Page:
PRIOR ART FORMULATION Parts Polyvinyl chloride Organic tin mercaptide 2 Carbon black 0.075 Titanium dioxide 1 Paraflin wax 0J8 Calcium stearate 2 Compo- Prior sition art ASTM of this compotest example sition Physical properties:
Tensile strength, p.s.l... D638 8, 230 7, 500 Tensile modulus, p.s.i 485, 000 420, 000 13, 270 13, 000 8%)? is}? Deflection temperature, under 264 p.s.i. load D648 73 72 Chemical resistance:
93% sulfuric acid (14 days floating at 55C. D543 Change in weight:
Increase, percent max- .1 0.0 1 1.0 Decrease, percent max 1 0.02 0. 1 Change in fiexural strength:
Increase, percent max 4 0 5.0 Decrease, percent max.. 0 0 5. 0
1 No sweating of specimen.
The composition of this invention has exceptional chemical resistance when compared to typical dryblended formulations as exemplified by the foregoing described composition of the prior art. When these compositions were tested using very strong chemicals, the following values were obtained:
CHEMICAL IMMERSION DATA AFTER 28 DAYS A'I 60 C.
Tensile Percent Tensile modulus change in Reagent (p.s.i.) (p.s.i.) weight Composition of this example (No. 1)
(nonimmersed control) 8, 230 485,000 Prior art composition (No. 2) (nonimmersed control) 7,500 420, 000 98% com. sulfuric acid:
gomposigon go. g, gfig, 000 0. 05 ompos on o. 8 ,000 Acetic acid (glacial): 0 09 sea Nitric acid (68% cone gomposifion go. 9, 050 480, 000 1. 10 ompos on o. 7 300 376,000 2. 43 Methyl alcohol:
Composition N0. 1 7, 930 470,000 1. 18 Composition No. 2 6, 000 395, 000 3. 8
Following are drop impact values obtained for l-inch Schedule 40 pipe fabricated from the rigid resin composition of this invention, in accordance with standard Underwriters Laboratory and ASTM test procedures:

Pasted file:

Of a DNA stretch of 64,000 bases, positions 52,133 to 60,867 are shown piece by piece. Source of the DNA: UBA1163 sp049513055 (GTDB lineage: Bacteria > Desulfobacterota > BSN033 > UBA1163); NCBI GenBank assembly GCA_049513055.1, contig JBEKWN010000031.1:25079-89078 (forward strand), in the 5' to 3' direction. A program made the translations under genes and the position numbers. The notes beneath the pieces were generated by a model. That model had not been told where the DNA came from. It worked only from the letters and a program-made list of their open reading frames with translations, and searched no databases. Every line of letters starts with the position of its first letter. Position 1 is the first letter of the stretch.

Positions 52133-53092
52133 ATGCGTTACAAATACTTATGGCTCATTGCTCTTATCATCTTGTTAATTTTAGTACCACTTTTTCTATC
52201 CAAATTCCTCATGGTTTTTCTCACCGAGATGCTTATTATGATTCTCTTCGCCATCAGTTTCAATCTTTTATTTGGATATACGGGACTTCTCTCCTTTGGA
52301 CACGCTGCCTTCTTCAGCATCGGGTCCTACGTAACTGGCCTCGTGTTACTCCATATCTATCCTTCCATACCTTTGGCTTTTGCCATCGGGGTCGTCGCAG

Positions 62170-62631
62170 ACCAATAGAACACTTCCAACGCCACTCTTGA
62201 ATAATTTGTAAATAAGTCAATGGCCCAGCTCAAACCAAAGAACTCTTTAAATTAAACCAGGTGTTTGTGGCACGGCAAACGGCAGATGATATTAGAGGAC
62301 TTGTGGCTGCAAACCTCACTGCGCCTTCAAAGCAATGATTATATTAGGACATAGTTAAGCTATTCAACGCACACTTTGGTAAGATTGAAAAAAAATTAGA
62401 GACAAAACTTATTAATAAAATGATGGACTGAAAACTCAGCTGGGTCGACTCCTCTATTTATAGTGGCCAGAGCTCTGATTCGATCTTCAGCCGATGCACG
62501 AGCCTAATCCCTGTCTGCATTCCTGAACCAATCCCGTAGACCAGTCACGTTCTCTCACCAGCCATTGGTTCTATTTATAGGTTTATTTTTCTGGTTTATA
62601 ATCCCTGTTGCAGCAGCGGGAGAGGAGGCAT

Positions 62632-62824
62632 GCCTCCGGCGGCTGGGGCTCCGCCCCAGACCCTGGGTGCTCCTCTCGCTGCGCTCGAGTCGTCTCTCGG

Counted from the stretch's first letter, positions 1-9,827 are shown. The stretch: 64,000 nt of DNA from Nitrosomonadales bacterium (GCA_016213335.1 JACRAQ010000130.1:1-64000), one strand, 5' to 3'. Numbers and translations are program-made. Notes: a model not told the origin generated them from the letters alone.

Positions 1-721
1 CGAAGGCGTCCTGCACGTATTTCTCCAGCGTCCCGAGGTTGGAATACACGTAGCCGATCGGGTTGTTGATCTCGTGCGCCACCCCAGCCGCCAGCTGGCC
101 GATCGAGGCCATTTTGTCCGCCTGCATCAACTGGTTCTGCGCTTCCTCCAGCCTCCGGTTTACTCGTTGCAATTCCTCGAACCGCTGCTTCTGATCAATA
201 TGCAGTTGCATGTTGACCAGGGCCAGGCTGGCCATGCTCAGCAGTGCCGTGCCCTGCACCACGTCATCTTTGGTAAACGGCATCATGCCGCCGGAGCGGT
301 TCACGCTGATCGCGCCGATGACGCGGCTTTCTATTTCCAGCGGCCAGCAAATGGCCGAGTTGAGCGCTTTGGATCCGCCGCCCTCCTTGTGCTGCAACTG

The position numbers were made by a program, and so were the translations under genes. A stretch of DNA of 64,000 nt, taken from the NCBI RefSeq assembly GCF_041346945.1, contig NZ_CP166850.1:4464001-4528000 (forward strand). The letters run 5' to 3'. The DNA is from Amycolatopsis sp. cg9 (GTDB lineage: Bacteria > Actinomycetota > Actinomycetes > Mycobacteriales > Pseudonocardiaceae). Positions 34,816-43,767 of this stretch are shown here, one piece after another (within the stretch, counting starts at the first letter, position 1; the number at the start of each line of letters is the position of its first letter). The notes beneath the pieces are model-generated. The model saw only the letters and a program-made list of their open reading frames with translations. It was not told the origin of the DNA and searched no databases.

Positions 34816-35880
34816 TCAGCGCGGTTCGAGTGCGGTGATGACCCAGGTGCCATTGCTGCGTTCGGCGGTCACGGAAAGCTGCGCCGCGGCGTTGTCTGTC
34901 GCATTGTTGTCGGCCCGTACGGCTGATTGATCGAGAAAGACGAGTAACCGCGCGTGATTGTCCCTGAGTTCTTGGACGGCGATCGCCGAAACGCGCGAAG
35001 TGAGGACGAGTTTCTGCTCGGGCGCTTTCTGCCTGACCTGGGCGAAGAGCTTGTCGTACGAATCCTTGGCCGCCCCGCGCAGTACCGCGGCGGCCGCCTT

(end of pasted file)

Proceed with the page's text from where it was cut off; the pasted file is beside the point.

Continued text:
1 On 1% inch pipe and above.
As these data indicate, the composition of this invention is processed to prepare rigid pipe having impact drop values substantially above the minimum requirements set by both the UL. and the ASTM for acceptable pipe. Additionally, 2-inch Schedule 40 pipe fabricated from the composition exhibits drop impact values of 86.4:408 foot pounds, when tested in accordance with the ASTM D2444 procedure.
One-inch Schedule 40 pipe fabricated from the prior art rigid resin composition set forth in this example, when tested in accordance with the U.L. procedure designated, exhibits an impact value of 40 foot pounds (composition No. 2).
Example 2 This example illustrates that, in general, the composition of this invention must be prepared at a temperature of at least 340 F. in order to exhibit satisfactory processing performance and for the preparation of highquality, commercially acceptable extruded articles.
The resin formulation employed was similar to that outlined in Example 1. The temperature indicated in the table below is the highest temperature to which the particular dry-blend was heated during mixing.